Cinema Industry: The Return of the Big Screen to MexicoBy Alessa Flores | Fri, 05/22/2020 - 15:43
The Italian government announced that it would reopen airports, movie theaters, and theater activities in the first 15 days of June, according to an article published in Forbes Mexico. Despite that there is no exact date for reopening cinemas in Mexico, exhibitors and distributors from the film industry have announced that they will limit seating space in cinemas by 50 percent and continue to maintain a safe seating distance.
In 2019, the National Chamber of the Film Industry (CANACINE) gathered approximately MX$19.0 billion in box office revenue in Mexico, representing a 13.3 percent growth compared to 2018 or the equivalent to 350 million tickets sold. Prior to COVID-19 pandemic and cinema closings, there was an estimated average annual attendance of 2.77 times per inhabitant. Which represented a 4.5 percent increase than in 2018.
Mexico is ranked fourth among countries with the highest number of tickets sold in 2019, above countries like South Korea, Russia, France, Brazil, Japan and the UK. According to CANACINE, Mexico occupies ninth place among countries with the highest world box office revenue, representing which2.4 percent of the total revenue.
The economic crisis for the Mexican cinema was already in the making. According to CANACINE, before suspending all the projections in Mexico City, the film that managed to collect the most income last weekend was Twenty-one Divorced and Fantastic, totaling MX$3.8 million. Estimates provided by Gastón Pavlovich, a Mexican producer from El Irlandes, reveal that an independent production in Mexico costs approximately MX$ 500,000 (US$21,975) a day, while in the United States the sum is US$ 200,000, according to a bulletin by Reporte índigo. In addition, the Cineteca Nacional announced that daily losses totaling MX$ 250,000, this amount accounts for box office revenue, candy stores, cafeterias, parking and other additional sources. The Cineteca welcomes 2,000 to 3,000 visitors a day.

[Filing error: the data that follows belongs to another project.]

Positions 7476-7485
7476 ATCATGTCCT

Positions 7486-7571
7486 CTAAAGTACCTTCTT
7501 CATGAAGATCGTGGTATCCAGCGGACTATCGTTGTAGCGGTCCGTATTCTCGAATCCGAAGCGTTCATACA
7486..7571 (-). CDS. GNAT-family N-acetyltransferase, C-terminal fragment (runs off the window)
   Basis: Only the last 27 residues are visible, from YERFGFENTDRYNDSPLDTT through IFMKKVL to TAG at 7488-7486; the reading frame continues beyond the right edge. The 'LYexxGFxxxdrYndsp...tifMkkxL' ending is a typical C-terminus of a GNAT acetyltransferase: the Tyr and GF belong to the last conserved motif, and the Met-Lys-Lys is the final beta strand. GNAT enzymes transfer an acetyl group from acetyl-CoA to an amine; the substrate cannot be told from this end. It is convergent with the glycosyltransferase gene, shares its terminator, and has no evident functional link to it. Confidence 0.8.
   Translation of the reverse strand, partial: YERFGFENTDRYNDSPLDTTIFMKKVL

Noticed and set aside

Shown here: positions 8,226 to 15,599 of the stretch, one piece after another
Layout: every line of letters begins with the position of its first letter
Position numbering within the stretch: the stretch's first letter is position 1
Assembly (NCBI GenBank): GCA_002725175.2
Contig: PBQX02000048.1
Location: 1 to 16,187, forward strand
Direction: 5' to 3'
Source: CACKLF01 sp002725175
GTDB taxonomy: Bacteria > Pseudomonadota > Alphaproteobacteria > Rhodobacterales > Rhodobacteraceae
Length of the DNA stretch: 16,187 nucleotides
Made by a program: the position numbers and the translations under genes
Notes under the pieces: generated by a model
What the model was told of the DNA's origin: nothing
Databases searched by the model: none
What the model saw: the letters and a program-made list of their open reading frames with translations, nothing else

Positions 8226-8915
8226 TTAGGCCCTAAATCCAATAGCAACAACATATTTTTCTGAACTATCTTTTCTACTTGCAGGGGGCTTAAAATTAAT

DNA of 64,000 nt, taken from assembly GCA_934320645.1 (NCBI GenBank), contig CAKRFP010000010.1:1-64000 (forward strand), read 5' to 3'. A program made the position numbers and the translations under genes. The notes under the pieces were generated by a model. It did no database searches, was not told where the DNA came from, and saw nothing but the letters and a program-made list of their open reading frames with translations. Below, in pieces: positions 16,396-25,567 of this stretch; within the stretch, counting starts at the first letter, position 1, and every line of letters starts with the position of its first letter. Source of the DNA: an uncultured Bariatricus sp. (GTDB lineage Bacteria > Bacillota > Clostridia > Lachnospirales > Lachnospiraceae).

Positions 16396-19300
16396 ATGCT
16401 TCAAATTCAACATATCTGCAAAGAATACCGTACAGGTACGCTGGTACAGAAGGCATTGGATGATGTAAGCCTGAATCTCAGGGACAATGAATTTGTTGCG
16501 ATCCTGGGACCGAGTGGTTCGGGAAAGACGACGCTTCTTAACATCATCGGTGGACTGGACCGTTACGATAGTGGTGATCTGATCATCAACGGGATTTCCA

There is no doubt the film industry contributes great entertainment value to millions of Mexicans, as well as financial revenue the country's economy. However, some things will have to change after its reopening and continue to enjoy the "magic of cinema." According to a webinar organized by COMSCORE where several Latin American industry executives participated, those involved mentioned carrying out strategies similar to those implemented 11 years ago during the H1N1 pandemic.
Marcos Oliveira, CEO Leverá Conteúdo e Negócios Ltda and panelist of the Webinar #Together for the Cinema explained that in order to accelerate business in the region, it is important to extend the experience of cinema and attract more people, especially those that go to the movies is not a priority once the quarantine is over, said in a bulletin by Sensacine México. In addition, Oliveira proposed to have a dynamic pricing scheme, generate schedule combinations considering movie theatre proximity attendance, generate attractive promotions, shorten trailers, and make a plan for an increase in the distribution of national films.